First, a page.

Meerkats: Adorable, Unruly, and Scrappy
When somebody mentions Meerkats, you probably picture something like a fuzzy little humanoid standing at attention in order to guard the mob (which is an apt name for a group of these little guys). Or maybe you’re a Meerkat enthusiast, and you’ve seen some documentaries, so you picture them fearlessly subduing scorpions and gleefully crunching them up. Maybe you’ve experienced great anxiety as you watched a brave little Meerkat confront a cobra – and prevail! Amazing! Don’t worry, this almost never actually happens in the wild. And really, scorpions make up only about 2% of their diets, so the subduing and crunching doesn’t happen often either.
Foraging and eating
But anyhow, do they share those giant scorpions or cobra bites with their Meerkat families and friends? No! It’s every Meerkat for him or herself. Each individual spends a lot of time foraging daily for insects, like termites and grubs, but once they find them, become very possessive of their own food and are ready and willing to fight other Meerkats to defend their little feasts.
Their culinary manners aren’t totally heartless – whenever they are foraging, one member of the mob, usually a dominant male or female, will stand guard on the highest ground around to alert the others to danger. That means the sentinel isn’t getting any food for herself.
They can really communicate
Meerkats have at least 10 distinct vocalizations, and research suggests that members of the mob can understand specific messages and even recognize which individual is calling. After 20 years of research in the Kalahari Desert, one of the Meerkats’ native habitats in southern Africa, researchers figured out that sentinels used two different calls to indicate a threat – one for something creeping up on land, and a different one for something dangerous flying above.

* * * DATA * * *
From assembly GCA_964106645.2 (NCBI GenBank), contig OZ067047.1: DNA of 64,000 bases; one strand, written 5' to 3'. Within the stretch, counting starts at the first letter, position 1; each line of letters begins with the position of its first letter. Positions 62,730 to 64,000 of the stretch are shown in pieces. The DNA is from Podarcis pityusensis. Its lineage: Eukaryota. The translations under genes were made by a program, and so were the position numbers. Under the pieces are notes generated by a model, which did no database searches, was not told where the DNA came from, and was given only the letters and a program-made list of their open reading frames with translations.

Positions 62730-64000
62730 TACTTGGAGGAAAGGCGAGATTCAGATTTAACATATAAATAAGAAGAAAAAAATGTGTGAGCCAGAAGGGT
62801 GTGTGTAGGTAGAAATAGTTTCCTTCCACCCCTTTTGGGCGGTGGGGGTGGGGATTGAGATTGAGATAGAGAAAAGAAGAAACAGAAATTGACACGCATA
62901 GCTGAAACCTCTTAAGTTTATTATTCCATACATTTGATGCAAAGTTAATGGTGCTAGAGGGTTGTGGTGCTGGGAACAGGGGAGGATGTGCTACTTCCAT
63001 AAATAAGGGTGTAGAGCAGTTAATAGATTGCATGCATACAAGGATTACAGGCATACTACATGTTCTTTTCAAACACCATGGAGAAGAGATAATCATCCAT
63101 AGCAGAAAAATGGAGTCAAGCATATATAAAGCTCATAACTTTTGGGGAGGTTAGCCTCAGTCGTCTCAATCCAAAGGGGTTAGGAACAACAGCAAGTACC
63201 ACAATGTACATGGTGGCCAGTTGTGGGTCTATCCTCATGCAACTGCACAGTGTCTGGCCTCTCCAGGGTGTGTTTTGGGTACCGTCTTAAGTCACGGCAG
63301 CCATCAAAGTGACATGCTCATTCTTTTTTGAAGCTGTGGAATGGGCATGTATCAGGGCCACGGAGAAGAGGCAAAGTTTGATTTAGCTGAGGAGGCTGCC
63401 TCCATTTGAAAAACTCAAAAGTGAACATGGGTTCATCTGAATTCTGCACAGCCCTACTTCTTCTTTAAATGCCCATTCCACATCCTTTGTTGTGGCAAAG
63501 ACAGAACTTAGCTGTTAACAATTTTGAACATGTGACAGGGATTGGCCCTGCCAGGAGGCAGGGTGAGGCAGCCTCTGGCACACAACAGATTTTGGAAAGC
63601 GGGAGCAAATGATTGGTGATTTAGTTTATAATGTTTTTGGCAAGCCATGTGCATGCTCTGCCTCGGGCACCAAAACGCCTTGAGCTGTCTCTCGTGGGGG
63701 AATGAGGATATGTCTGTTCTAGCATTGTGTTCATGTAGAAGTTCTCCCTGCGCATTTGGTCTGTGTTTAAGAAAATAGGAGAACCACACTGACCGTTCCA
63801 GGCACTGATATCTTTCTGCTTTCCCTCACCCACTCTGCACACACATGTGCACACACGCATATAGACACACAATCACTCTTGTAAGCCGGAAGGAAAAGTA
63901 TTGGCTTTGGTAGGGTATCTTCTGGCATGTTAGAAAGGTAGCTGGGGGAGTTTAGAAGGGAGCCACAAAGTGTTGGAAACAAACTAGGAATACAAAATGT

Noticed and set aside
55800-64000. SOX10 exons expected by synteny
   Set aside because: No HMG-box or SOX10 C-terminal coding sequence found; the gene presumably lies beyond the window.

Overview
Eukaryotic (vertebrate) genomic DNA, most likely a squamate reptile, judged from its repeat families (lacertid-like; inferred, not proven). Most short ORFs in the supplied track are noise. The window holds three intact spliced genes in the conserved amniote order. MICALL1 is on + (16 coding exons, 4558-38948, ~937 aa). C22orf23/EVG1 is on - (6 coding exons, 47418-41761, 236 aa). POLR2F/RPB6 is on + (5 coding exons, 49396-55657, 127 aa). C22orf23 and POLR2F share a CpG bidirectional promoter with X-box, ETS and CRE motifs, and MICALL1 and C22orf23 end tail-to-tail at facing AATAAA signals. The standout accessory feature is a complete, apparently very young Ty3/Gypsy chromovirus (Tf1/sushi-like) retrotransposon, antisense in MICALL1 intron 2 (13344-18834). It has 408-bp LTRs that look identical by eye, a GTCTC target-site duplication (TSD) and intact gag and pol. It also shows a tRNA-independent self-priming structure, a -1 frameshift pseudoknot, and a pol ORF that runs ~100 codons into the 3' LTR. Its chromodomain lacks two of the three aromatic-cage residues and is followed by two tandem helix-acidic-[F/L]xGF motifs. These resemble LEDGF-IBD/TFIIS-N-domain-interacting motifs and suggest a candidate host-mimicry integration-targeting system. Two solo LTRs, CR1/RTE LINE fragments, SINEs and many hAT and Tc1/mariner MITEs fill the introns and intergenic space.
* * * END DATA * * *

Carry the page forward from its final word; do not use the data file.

What about the group dynamics?
Their mobs generally include from 10 – 40 individuals, often comprising three families that get along well. “Get along” is a relative term, though – these relatives of the Mongoose can be quick to attack other members of the group, particularly if the matter involves food, and especially when a dominant female feels somehow offended.
But like that big, loud, family you know that always seems to be yelling and arguing (but still love each other), the Meerkats are capable of coming together very effectively when the group is threatened – for example, banding together and hissing to scare off a jackal or caracal, or even another mob that has come a little too close.
At the Reid Park Zoo
The Meerkat mob at The Reid Park Zoo, has grown considerably since 5 of them arrived in 2017 and 2018 from other U.S. Zoos. They dig, bask, perform guard duty, run around, hunt for treats, squabble, and curiously watch the humans during the day. Every evening, they scurry obligingly into the night house around dusk, a very sensible cooperative endeavor by the group. They seem to realize that once they’re safe and warm inside, the hawks and other birds of prey that fly in from the Park every night can’t make a meal of them!